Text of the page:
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Air Force’s top lawyer calls for proposals to improve racial equity in US military’s justice system

Lt. Gen. Jeffrey A. Rockwell (U.S. Air Force/Airman 1st Class Michael S. Murphy)
June 07, 2020

The Air Force’s top lawyer is calling for a change in the U.S. military’s racial justice system following the death of George Floyd on May 25 that sparked nationwide protests and riots.

Lt. Gen. Jeffrey Rockwell, the service’s judge advocate general, has requested the JAG Corps submit proposals to address racial equity, saying it’s needed to “break down barriers and promote conversation, productive debate and further analysis,” in a Wednesday letter that leaked online.

“As our nation grapples with the issue of racial justice and equality, the public will look to the Armed Forces to set the example,” Rockwell wrote in the letter, which leaked on the Facebook page Air Force amn/nco/snco on Thursday. A U.S. military official confirmed to Military.com that the letter was authentic.

Rockwell claimed there was an institutional prejudice against black airmen, who are given punishments at higher rates than white airmen.

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Statistics show that black male airmen “under the age of 25 and with less than 5 years of service receive non-judicial punishments and courts-martial actions at a higher rate than similarly situated white male Airmen,” Rockwell said. However, Rockwell did not mention the number of infractions between black airmen and white airmen.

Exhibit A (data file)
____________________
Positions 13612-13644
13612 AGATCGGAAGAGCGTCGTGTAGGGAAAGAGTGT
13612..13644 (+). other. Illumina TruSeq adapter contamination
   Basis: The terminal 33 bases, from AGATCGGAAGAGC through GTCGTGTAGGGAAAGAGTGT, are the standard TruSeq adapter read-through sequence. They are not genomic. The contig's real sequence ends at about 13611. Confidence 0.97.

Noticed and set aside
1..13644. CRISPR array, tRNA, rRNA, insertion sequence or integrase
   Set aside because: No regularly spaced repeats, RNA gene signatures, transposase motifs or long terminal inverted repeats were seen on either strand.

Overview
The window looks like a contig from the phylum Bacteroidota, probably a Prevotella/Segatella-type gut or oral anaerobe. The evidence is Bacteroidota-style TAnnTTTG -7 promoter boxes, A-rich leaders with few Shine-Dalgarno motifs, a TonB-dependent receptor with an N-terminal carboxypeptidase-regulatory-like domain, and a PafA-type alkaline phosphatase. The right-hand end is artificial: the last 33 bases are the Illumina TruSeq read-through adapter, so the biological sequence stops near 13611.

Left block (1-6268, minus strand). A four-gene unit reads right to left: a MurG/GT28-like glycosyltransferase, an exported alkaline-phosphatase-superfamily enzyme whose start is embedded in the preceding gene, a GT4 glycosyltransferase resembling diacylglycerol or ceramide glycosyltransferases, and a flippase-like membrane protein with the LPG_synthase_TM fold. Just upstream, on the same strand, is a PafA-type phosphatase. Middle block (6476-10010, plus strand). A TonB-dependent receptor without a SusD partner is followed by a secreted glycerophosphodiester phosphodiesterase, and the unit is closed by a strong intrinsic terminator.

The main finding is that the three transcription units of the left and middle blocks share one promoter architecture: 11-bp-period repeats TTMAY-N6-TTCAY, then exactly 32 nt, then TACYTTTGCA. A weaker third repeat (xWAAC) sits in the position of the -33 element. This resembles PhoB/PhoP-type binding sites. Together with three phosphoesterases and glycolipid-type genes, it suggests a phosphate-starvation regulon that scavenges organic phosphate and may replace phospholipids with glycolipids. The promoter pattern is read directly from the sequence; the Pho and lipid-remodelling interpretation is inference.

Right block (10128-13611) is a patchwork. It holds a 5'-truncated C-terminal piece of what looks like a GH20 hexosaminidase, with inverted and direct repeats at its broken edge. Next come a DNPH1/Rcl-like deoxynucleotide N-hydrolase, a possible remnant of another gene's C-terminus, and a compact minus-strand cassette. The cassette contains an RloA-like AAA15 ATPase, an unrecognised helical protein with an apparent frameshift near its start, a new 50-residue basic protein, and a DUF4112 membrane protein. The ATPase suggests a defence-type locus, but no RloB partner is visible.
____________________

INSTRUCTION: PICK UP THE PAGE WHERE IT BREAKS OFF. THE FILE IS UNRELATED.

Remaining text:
“Nothing is more important this conversation,” he added. “How can we use military justice statistics to contribute to a wider conversation about valuing our Airmen? What efforts can we make, whether within our JAG Corps or within our Department of the Air Force, to address this disparity?”

This latest development comes after Air Force Chief Master Sergeant of the Air Force Kaleth O. Wright and Chief of Staff Gen David Goldfein answered airmen’s questions about race at a town hall session on Wednesday.

“Air Force leaders need to ask themselves, ‘Am I giving this person a fair shot, the same I would give another person?'” Wright said.

“This is about us showing by example how to have a tough, tough dialogue,” Goldfein added. “It’s often easier to avoid it. We can’t walk by this anymore.”

Rockwell’s letter echoed these points, asking if the Air Force was “welcoming all new Airmen into the Air Force family and fostering an atmosphere of inclusion? Are we giving everyone an opportunity to meet — and exceed — standards? We must broaden this discussion beyond Airmen facing disciplinary action.”